Monotherapy with either CBT or an SGA as initial treatment in patients in the acute phase of moderate to severe MDD (strong recommendation). Combination therapy is given as initial treatment in patients in the acute phase of moderate to severe MDD. Monotherapy with CBT as initial treatment in patients in the acute phase of mild MDD.
For patients in the acute phase of moderate to severe MDD who did not respond to initial treatment with an adequate dose of an SGA, switching to or augmenting with CBT can be considered. Even switching to a different SGA or augmenting with a second pharmacological treatment.
The informed decision on the options should be personalized and based on a discussion of potential treatment benefits, harms, adverse effect profiles, cost, feasibility, patients’ specific symptoms (such as insomnia, hypersomnia, or fluctuation in appetite), co-morbidities, concomitant medication use, and patient preferences.
The guideline is based on the accompanying comparative effectiveness living systematic review and network meta-analysis, and on two additional rapid reviews on values and preferences and cost-effectiveness analyses completed by the ACP Center for Evidence Reviews at Cochrane Austria/University for Continuing Education Krems (Danube University Krems).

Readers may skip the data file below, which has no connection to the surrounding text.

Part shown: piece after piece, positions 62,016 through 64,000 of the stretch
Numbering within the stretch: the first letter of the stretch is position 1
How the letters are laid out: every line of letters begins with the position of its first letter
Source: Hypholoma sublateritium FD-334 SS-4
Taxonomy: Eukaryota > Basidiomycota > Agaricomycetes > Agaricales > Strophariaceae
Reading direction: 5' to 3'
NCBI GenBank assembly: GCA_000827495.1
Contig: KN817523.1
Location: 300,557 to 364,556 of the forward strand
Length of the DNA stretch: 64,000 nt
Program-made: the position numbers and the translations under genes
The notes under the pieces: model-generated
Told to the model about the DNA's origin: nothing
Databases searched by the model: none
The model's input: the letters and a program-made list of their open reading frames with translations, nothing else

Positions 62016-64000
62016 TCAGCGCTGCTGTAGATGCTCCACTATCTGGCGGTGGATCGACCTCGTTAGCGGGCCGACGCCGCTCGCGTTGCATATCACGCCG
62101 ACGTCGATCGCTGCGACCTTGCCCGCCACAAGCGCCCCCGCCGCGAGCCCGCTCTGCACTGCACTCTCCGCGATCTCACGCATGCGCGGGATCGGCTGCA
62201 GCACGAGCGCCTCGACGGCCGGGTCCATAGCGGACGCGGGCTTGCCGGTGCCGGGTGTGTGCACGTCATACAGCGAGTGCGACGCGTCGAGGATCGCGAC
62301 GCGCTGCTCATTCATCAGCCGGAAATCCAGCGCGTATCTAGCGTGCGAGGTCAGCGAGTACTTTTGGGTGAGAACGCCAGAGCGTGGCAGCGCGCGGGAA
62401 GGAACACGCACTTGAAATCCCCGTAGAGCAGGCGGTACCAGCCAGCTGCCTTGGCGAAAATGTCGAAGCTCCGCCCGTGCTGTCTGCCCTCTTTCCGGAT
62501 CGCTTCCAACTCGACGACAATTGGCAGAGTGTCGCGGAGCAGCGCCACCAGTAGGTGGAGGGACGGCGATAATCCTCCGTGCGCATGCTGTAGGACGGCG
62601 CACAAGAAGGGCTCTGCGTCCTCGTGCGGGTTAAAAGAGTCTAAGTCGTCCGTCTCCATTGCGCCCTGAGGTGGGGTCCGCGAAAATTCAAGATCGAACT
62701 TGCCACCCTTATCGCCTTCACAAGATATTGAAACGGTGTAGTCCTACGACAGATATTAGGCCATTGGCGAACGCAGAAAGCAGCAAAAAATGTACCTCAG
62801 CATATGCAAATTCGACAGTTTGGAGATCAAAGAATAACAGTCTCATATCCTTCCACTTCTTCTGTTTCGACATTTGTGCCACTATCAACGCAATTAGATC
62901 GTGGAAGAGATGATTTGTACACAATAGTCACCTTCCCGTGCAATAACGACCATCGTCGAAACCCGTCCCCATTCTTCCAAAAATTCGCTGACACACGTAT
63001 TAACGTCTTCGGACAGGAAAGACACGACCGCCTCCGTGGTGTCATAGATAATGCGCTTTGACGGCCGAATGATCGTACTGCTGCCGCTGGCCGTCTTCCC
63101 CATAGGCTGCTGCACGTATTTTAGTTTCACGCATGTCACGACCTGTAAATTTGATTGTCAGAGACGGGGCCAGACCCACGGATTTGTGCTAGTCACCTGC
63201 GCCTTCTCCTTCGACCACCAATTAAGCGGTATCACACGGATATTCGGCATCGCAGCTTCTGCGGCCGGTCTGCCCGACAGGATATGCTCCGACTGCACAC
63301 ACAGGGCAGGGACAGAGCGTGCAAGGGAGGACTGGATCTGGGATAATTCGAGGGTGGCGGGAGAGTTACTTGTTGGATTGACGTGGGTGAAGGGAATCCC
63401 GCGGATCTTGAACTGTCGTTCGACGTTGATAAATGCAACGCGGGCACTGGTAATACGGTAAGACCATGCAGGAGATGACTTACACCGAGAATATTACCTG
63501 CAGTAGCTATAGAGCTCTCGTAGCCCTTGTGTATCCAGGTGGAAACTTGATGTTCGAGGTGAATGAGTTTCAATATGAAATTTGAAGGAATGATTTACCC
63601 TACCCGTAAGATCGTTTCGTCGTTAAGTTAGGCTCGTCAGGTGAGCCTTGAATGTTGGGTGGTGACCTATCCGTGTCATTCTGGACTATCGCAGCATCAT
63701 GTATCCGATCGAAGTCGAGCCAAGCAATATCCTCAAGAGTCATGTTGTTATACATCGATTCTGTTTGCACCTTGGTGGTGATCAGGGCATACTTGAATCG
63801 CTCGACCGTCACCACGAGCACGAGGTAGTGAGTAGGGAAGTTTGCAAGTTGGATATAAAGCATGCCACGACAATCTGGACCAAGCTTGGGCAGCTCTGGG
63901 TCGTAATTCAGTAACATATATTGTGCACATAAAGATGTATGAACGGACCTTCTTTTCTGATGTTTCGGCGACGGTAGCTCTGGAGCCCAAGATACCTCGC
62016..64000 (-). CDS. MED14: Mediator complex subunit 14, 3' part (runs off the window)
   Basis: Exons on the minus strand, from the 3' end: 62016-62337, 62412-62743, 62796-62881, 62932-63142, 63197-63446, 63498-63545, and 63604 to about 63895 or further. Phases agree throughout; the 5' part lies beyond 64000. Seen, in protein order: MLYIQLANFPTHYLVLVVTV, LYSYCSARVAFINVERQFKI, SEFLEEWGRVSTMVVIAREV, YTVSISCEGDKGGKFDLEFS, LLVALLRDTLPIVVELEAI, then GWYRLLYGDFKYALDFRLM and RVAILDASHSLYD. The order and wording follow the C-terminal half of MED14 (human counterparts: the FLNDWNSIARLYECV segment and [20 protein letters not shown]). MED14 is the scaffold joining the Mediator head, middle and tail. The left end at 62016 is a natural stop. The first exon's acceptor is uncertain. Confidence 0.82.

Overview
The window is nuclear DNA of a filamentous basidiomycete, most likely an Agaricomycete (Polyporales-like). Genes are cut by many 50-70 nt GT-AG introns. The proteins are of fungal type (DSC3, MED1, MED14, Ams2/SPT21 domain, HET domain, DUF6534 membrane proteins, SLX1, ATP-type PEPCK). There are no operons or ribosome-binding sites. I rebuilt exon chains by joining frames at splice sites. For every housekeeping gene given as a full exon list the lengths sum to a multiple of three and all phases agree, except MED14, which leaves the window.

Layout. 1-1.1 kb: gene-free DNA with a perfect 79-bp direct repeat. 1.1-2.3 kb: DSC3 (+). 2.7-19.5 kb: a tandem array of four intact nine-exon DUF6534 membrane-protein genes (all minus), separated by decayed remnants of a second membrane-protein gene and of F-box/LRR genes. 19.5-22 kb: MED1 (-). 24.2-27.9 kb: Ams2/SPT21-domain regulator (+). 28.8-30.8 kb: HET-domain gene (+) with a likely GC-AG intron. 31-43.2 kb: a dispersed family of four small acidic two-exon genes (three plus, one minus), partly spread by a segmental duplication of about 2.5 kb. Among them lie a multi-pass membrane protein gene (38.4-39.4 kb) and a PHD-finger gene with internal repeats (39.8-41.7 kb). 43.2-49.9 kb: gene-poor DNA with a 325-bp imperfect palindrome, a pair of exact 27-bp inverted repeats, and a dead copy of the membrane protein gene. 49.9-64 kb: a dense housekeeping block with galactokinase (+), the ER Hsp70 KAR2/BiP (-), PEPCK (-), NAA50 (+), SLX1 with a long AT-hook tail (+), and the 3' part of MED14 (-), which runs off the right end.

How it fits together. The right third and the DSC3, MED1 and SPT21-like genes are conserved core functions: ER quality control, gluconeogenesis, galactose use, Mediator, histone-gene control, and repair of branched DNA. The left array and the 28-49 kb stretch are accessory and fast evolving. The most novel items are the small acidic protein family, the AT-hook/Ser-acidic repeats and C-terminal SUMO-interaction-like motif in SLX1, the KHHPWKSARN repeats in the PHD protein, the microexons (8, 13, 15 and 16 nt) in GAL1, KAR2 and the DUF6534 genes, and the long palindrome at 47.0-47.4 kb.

ACP’s Clinical Guidelines Committee is planning to maintain this topic as a living guideline with literature surveillance and periodic updating of the systematic review and the clinical recommendations.
An accompanying editorial from the University of Toronto, calls ACP’s guideline a step in the right direction with its focus on the patient’s role in shared decision-making around depression.
However, the editorialists point to important gaps in the recommendations concerning non-pharmaceutical approaches to treatment. They also suggest that physicians may need more information about helping patients safely discontinue medications without suffering from potentially severe withdrawal symptoms.